Bryan Fry with a desert spotted goanna.
Credit: Bryan Fry
Scientists have known of just two living venomous lizards: the Gila monster and the Mexican beaded lizard. Turns out there may be more than 1,500 of them.
The discovery, reported this week by the journal Nature, alters thinking on the origins of venom.
Scientists used to believe that snakes evolved venom between 60 million and 80 million years ago. Lizards were said to have developed it around 100 million years ago, independent of their legless cousins.
But after comparing the genetic code for snake and lizard venom, Bryan Fry at the University of Melbourne, Australia discovered that the two reptiles shared nine toxins. This supports the idea that snakes and venomous lizards evolved from a common venomous ancestor, and after connecting the DNA dots, Fry and his colleagues traced venom to a single origin 200 million years ago.
"That's also when the small, bite-sized animals were starting to exist. Any time there's a new food source you see the emergence of a new predatory trick," Fry told LiveScience. "In this case, venom was the new trick."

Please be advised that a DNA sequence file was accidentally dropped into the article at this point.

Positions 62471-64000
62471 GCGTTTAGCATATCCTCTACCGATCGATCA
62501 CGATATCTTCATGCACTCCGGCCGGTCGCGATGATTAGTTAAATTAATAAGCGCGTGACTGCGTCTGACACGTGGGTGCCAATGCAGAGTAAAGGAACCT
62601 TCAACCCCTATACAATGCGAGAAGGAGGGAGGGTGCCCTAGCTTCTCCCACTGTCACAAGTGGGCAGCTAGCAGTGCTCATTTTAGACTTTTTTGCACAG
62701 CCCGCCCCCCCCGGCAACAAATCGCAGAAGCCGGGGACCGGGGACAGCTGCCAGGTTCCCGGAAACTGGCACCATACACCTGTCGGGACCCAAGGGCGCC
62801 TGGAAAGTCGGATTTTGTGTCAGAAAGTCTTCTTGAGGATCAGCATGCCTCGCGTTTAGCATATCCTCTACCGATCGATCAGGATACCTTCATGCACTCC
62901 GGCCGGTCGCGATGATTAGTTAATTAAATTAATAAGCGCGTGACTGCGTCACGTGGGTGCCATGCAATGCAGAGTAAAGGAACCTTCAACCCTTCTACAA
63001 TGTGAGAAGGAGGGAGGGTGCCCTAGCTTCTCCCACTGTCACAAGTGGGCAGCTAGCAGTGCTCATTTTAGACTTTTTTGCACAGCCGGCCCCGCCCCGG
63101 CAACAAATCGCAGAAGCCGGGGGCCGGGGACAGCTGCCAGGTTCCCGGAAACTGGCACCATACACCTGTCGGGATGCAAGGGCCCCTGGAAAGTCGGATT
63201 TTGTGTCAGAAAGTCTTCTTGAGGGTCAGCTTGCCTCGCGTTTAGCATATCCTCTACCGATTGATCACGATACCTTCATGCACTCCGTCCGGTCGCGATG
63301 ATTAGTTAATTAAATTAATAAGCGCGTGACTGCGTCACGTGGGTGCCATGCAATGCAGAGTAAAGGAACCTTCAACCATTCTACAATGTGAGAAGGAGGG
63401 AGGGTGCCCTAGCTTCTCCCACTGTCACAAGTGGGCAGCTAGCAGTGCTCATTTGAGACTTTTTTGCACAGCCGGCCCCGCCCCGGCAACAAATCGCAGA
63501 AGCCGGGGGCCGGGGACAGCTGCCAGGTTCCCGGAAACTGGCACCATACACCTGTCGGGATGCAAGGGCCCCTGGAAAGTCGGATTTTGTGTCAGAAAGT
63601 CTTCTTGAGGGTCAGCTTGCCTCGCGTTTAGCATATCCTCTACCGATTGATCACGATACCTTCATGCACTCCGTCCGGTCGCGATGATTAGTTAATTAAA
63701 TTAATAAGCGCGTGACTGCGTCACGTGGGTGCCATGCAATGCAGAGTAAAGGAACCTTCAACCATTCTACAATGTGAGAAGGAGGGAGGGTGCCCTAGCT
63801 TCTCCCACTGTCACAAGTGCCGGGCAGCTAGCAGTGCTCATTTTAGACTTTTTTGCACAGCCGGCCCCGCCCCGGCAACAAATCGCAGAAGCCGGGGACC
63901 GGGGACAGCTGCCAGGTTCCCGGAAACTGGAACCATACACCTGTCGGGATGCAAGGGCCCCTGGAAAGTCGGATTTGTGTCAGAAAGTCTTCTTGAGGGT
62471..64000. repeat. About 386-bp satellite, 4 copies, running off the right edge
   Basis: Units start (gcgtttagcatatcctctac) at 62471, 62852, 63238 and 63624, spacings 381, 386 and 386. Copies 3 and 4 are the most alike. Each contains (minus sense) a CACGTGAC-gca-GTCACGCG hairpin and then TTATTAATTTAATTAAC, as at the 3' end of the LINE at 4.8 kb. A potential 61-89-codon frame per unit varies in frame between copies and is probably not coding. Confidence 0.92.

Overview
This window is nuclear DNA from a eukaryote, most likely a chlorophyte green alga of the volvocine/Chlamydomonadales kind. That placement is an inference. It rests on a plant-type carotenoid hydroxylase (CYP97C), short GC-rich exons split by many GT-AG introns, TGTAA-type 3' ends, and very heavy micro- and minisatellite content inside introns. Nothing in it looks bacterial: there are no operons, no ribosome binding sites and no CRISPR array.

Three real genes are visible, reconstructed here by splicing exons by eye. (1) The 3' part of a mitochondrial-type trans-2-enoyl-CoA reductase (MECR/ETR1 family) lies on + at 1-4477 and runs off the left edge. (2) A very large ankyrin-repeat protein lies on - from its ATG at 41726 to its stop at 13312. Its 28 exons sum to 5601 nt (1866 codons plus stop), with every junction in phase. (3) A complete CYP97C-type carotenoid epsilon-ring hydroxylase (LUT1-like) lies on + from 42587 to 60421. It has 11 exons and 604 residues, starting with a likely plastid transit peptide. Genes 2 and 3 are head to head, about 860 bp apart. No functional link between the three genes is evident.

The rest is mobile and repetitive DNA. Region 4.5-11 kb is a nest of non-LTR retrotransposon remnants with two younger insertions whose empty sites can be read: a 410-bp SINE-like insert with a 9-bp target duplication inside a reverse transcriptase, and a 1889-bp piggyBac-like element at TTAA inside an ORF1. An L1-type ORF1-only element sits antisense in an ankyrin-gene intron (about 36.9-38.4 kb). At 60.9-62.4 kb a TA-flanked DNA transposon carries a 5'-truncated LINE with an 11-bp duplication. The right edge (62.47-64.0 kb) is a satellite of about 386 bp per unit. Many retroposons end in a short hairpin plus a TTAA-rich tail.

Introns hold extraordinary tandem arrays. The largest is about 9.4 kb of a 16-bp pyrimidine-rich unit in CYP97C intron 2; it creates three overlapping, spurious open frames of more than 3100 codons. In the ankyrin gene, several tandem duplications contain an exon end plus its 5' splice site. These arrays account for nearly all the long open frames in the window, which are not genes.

The common ancestor had venom glands on both its upper and lower jaws. Since then, snakes have evolved to having glands on just their upper jaw – glands on the lower would make it difficult to swallow prey.
Iguanas stuck with the primitive configuration – glands on the top and bottom – but other lizards, like the Gila monster and the Komodo dragon, developed glands only on their lower jaw.
"They're like two pieces of macaroni on either side of the jaw with hoses leading to the teeth," Fry said.
Bacteria has long been blamed as the aggravating agent in a Komodo dragon's nasty bite. Fry now suspects otherwise.
"Bacteria couldn't work this quickly," he said. "The effects are totally inconsistent with bacteria."
The effects – a drop in blood pressure, loss of clotting ability, amplified pain, and loss of consciousness – are more biologically consistent with venom.
Although lizard venom is just as strong as that of many snakes, it's not as much of a concern to humans. Snake bites send a much more concentrated dose of venom directly into a victim's bloodstream.
A lizard's venom delivery system is less effective. They swish the venom around in their mouths with saliva and mucus, diluting it and making it less acute.
"Lizard venom is for capturing small prey," Fry said. "From a human aspect, danger is low. But if you're a 20-gram mouse, you're in trouble."